by Maxwell Young

2012 Bid Adieu Is Building A Digital Purgatory In New Music Video by Maxwell Young

Remember the brouhaha surrounding the end of the Mayan calendar and the ending of the world as we knew it? Various predictions surfaced from the occultist community all the way to the top channels of mass media. Cataclysmic or transformative events would occur on December 21, 2012 and astronomical alignments would initiate spiritual ascension that would mark the beginning of a new era. That was almost seven years ago, and although I didn’t notice anything tangibly different when I woke up on December 22, 2012—or any morning thereafter—the music collective 2012 Bid Adieu proposes the idea that we have in fact died, this is hell, and we oscillate in an alternate reality that they have dubbed “digital purgatory.”

“All animals from near and far who find shelter underneath the stars, who once trotted woodlands and berms, now find paths in ones and zeroes,” says the narrator of “Weird Place,” 2012 Bid Adieu’s opening track off their debut album We Died in 2012: This Is Hell. It’s a whimsical piece as a keyboard harmonica accompanies the beginning soliloquy that makes me nostalgic of the Busy Town computer game I played on the translucent, technicolored iMac’s in kindergarten. Like an eight-bit nursery rhyme, the song serves as an introduction to 2012 Bid Adieu’s imaginary world.

Vocalist and producer Jordan Clark is the star of this fantasy the collective builds upon in the music video to “Weird Place.” Donning a blonde wig, which is a character trope among older videos, Clark provides comic relief ninja running and walking a cat on a leash through a metropolitan park. Such strange behaviors amplified by Prashant Thapan’s animations create “a world aimed at laughing at the awkward and absurd realities of our lives,” Clark said over e-mail. “We are using music as a tool to restore the listeners for a moment of tranquility.”

Learn more about 2012 Bid Adieu via The Washington Post or head to their website.

A Celestial Sound--Babby Releases Pleasure Demo by Maxwell Young

Babby  performing at  The Turn Around  at Eaton Hotel, 6/23/19. Polaroid by Maxwell Young

Babby performing at The Turn Around at Eaton Hotel, 6/23/19. Polaroid by Maxwell Young

Steven Holiday-Wilson Jr., aka Babby, is part of the long list of crooners who grew up in the church tradition of choral singing. It’s hard not to feel like you’re at a Sunday service when his voice crescendos. Yet, surprisingly so, Babby was prohibited from singing to congregations as his voice matured. “I wasn’t allowed to sing because they felt like I was taking people from the presence of God,” he said in between his performance for Uptown Art House’s live music series at Eaton Hotel. The word “Lamb” is tattooed down Babby’s neck in the font of early scripture like it was written with a quill pen. A sacrifice to the holy hymns, Babby is called to the masses.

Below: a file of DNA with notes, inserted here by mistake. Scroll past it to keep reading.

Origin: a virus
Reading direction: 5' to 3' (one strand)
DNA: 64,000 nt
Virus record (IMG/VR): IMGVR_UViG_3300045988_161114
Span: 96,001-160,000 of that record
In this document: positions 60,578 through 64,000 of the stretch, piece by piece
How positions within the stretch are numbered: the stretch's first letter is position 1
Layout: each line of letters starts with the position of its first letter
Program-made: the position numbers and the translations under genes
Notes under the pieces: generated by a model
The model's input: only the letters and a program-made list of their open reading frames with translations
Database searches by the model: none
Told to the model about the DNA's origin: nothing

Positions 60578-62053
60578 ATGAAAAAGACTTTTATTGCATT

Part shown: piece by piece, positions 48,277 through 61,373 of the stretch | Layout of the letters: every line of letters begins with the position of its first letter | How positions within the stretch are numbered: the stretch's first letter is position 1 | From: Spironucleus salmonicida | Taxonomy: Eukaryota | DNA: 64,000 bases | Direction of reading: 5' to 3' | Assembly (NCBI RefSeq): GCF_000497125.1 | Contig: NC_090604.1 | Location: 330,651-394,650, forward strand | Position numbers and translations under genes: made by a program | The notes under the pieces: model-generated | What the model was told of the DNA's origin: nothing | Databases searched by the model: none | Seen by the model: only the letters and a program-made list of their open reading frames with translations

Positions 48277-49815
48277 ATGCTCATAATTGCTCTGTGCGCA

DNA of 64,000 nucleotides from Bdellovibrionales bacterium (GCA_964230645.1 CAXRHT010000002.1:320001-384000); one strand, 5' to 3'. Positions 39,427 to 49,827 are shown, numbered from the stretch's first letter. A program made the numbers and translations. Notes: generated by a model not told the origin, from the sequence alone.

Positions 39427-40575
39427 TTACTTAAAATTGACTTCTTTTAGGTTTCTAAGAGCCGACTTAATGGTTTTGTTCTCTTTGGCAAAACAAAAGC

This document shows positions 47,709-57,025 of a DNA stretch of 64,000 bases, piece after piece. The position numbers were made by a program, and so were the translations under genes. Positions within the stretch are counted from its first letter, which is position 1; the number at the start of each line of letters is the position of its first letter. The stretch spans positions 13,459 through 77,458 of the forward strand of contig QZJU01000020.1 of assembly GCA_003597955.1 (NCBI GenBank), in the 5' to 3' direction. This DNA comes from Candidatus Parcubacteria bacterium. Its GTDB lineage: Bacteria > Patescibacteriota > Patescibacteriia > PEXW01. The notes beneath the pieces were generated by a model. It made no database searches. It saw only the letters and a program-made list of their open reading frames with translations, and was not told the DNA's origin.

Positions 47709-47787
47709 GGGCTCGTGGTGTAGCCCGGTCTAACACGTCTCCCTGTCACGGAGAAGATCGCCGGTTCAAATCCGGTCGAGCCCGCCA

The Maryland-based vocalist had just wrapped the brief 25-minute set, when one of the listeners asked me, “Where did you find him?” I hesitated before answering as if I had much to do with cultivating that ethereal experience. Babby’s talent is a gift from God. His voice would uplift spirits even if he were humming along the sidewalk. The stage is irrelevant when you hear him.

Babby’s latest offering, Pleasure, is the first grouping of tracks published since releasing “Mother” on his SoundCloud in 2017. A demo tape created from studio sessions recorded that same year, Pleasure explores themes of love loss and gained.

“The way we relate to the world around us is of a dark nature,” he said.

Babby’s interpretations of love are brooding. “Haunted by the need to love; the need to pleasure,” he speaks over a lost transmission on the opening narrative piece “Labyrinth.” There’s a palpable sense of hurt as Babby flexes his vocal chords on the remaining two tracks “Pound” and “Wound.” “My heart is blue and tender. I’ll bleed from the center,” he sings on the latter—vulnerable to the fear of loneliness while reconciling  self-worth with being in the company of someone he loves.

For day-one fans, Pleasure ameliorates the few Babby records circulating the internet. The artist’s output is intentionally restrained as he transitions from production-backed tracks to live instrumentation. Hear more depth in his sound now, with backing bass, guitar, and cello accents added to his performances. Until newer tracks drop, it’s imperative you catch a show.

The Pleasure demo is now available for listening on YouTube. We’ve pulled the audio for you below.

Tony Cruise debuts fan film for "Replica" by Maxwell Young

If Tony Cruise could perform his music anonymously, or better yet, have someone else perform it for him, I think he would choose the latter.

Courtesy of  Tony Cruise .

Courtesy of Tony Cruise.

The artist formerly known as Kill’s latest visual alludes to a sense of self-removal from his sonic output. Described as a fan film, it is not Cruise who commands the frame of the vintage camcorder, rather the armless mannequin who’s escorted around The LINE Hotel’s Los Angeles property. She/he/it embodies Cruise’s record, “Replica,” that debuted in November of 2018. “2 get the cash u deserve, run away; emulate and build a replica,” the DMV-based artist speaks over his production like it’s a 1980s infomercial.